Dry flies – Snake River Water Walkers, Winged Peanuts, Circus Peanuts, Will’s Twisted Stone, Barrett’s Ant, Bean’s Orange Crush, Will’s Winged Chernobyl, Stimulators, Outrigger Sallies, Parachute Sallies, Elk Hair Caddis, Sparkle Caddis, Parachute Extended Body PMDs, Parachute Adams, Comparaduns, Booty’s DL PMD Cripple, Booty’s PMD Emerger, Quigley Cripples, and Film Critics.

Nymphs – Pat’s Rubber Leg, Cheater Bellies, San Juan Worms, Peach Fuzz Jigs, Soft Hackle Flashback Pheasant Tail Jigs, Duracells, Sexy Lexy Stones, Biot Bugs, Copper Johns in red, Lightening Bugs, Rainbow Warriors, Booty’s Deep Stinker Nymph, Perdigons, and Ice Cream Cone Midges.

Streamers – Galloup’s Bottoms Up, Strolis’ Headbanger Sculpin, Galloup’s Peanut Envy, Coffey’s Articulated Sparkle Minnow, McKnight’s Home Invader, McCune’s Sculpin, Booty Call Minnows, and Arum’s Lil’ Kim.

Green River

A bit of a slow start to July with tour gorged on worms and adjusting to high flows but things have settled down and fishing is getting back into shape (keep in mind that water temperatures are getting into the high 60s by late afternoon).

Dry fly fishing has been decent with large attractor/hopper/stonefly imitations fished along banks, structure, and on seams.  Caddis, PMDs, and a smattering of yellow sallies and gray drakes continue to emerge, and their imitations are working in the same water as well as in riffles and eddies.  Surface action has been best in the morning hours and slows considerably after 2pm. After that, most of the action is on large to mid-sized attractors fished tight to banks and structure.

Streamer fishing has been fairly solid and is outperforming most other approaches but, like dry flies, the action slows quite a bit after 2pm.  Target banks, structure, bankside troughs, eddy current margins, confluences, and seam tailouts.  Both large and mid-sized patterns are producing on floating lines and sinking tips in the INT to 3ips range.  Moderate retrieves with one foot line strips are working best.  Hesitating after several retrieves can be a good way to go if you are getting follows but no eats, especially in the post-2pm slow spell.

Nymph rigs are getting into fish in the same waters as dry flies.  Dry-dropper rigs are the best approach with two to four feet of trailing tippet.  In the morning hours, dropper nymphs do not necessarily need to be fished tight to their intended target, but they definitely will be in the afternoon.

Dry flies – Circus Peanuts, Mary Kays, Bart’s Lipstick, Winged Peanuts, Chubby Chernobyls, Will’s Winged Chernobyl, Parachute Pares Ear, Hares Ear Wulff, Booty’s Gray Drake Emerger, Hackle Stacker Sallies, Stimulators, Elk Hair Caddis, Sparkle Caddis, Parachute Adams, Parachute Extended Body PMDs, Booty’s DL PMD Cripple, Booty’s PMD Emerger, and Film Critics.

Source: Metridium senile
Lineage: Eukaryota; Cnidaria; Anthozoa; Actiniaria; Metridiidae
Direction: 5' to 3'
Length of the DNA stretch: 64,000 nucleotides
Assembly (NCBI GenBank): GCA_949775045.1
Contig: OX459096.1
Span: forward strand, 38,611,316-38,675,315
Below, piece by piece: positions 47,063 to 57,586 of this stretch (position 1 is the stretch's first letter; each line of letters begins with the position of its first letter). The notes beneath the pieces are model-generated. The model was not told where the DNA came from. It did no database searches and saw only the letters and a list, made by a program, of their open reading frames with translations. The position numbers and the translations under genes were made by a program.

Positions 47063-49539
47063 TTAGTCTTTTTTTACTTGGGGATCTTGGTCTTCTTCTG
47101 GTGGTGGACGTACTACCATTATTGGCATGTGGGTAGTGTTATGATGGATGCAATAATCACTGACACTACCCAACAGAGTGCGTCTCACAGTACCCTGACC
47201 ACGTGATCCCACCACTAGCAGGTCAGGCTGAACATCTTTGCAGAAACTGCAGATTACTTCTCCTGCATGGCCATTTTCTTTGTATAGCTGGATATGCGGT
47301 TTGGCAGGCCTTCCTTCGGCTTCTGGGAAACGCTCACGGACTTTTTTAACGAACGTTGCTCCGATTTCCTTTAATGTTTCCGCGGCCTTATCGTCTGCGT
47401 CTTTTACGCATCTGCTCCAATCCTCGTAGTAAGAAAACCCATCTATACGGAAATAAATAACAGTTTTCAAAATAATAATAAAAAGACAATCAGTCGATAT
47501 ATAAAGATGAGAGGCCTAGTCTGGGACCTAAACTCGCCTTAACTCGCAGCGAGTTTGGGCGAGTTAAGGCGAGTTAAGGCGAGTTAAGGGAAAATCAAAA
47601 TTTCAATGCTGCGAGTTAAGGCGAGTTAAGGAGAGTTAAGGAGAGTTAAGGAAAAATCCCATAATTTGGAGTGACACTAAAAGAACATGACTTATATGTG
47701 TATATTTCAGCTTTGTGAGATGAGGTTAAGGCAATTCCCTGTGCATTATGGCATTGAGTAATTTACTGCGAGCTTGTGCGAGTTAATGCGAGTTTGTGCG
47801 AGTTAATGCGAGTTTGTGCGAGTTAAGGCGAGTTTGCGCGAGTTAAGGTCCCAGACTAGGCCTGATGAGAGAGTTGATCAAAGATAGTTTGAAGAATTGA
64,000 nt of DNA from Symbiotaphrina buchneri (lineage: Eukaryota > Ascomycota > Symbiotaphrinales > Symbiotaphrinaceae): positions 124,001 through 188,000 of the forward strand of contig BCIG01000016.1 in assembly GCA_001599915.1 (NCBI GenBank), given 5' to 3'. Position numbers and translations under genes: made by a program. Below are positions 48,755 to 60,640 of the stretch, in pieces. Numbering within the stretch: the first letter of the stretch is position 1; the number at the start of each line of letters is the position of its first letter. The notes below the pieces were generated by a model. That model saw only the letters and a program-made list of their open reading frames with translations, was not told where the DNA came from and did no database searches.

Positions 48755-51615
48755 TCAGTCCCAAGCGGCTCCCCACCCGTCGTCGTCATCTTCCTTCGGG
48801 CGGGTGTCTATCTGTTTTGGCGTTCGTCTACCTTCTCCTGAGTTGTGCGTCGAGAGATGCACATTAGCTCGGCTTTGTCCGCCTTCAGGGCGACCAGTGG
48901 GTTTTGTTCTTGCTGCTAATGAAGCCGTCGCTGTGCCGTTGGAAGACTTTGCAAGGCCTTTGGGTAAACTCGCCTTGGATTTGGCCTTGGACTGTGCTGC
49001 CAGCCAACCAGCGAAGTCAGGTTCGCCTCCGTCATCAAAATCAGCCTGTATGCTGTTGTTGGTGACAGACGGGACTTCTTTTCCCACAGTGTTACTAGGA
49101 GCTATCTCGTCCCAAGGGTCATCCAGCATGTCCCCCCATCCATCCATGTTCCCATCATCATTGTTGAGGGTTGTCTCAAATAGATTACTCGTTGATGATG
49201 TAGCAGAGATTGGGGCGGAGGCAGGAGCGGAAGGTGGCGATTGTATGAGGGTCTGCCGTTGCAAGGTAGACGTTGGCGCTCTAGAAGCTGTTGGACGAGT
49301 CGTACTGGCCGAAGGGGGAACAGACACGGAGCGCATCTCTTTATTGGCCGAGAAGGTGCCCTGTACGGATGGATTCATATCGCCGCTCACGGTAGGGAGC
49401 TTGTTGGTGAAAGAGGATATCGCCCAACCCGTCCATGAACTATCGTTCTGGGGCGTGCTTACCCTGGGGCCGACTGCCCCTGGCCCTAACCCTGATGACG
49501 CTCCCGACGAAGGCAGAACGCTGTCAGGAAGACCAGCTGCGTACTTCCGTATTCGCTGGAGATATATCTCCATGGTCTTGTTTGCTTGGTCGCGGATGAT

Nymphs – San Juan Worms, Squirmy Wormies, Silverman’s Epoxy Back Red Tag Sallie Nymph, Sexy Lexy Stone Nymphs, Lightening Bugs, Peach Fuzz Jigs, Duracells, Copper Johns in red or copper, Booty’s Deep Stinker Nymph, and Flashback Pheasant Tail Nymphs.

Streamers – Galloup’s Boogeyman, Coffey’s Articulated Sparkle Minnow, Silvey Sculpins, Sundell’s Ghost Dancer, Strolis’ Headbanger Sculpin, McKnight’s Home Invader, SRA Bunnies, Booty Call Minnows, J.J. Specials, Baby Gongas, Strong-Out Leeches, Arum’s Lil’ Kim, Lite Brite Zonkers, and Doc’s Smelt.

Salt River

The Salt is running with significant visibility (around three feet) and experiencing broad hatches of PMDs and caddis as well as some yellow sallies and drakes.  The early hours from 8am until around 1pm is when the nest surface action has been.  Imparting movement in attractor patterns is generating strikes early in the day, after which caddis and PMD patterns produce from about 9:30am until early afternoon. Eddies are fishing best, followed by confluence seams and riffles.

The Salt is one of the few rivers fishing better on the surface than below, but it is still worth throwing nymphs as either part of a dry-dropper rig (two to three feet of tippet) or double nymph rigs in the four to six inch range.  Target eddies, riffles, banks and structure.

Dry flies – Bart’s Lipstick, Mary Kays, Micro Peanuts, Double Humpies, Turck’s Tarantula, Lime Trudes, Hackle Stacker Sallies, Stimulators, Lawson’s Diving Caddis, X-Caddis, Parachute Adams, AuSable Wulffs, Parachute Extended Body PMDs and Mahogany Duns, Booty’s DL Cripple, Film Critics, and Klinkhammers.

Nymphs – Peach Fuzz Jigs, Hares Ear Nymphs, Bubbleback Pheasant Tails, Two-Bit Hookers, Booty’s Deep Stinker Nymph, Copper Johns in red, Psycho Princes, Lightening Bugs, and Rainbow Warriors.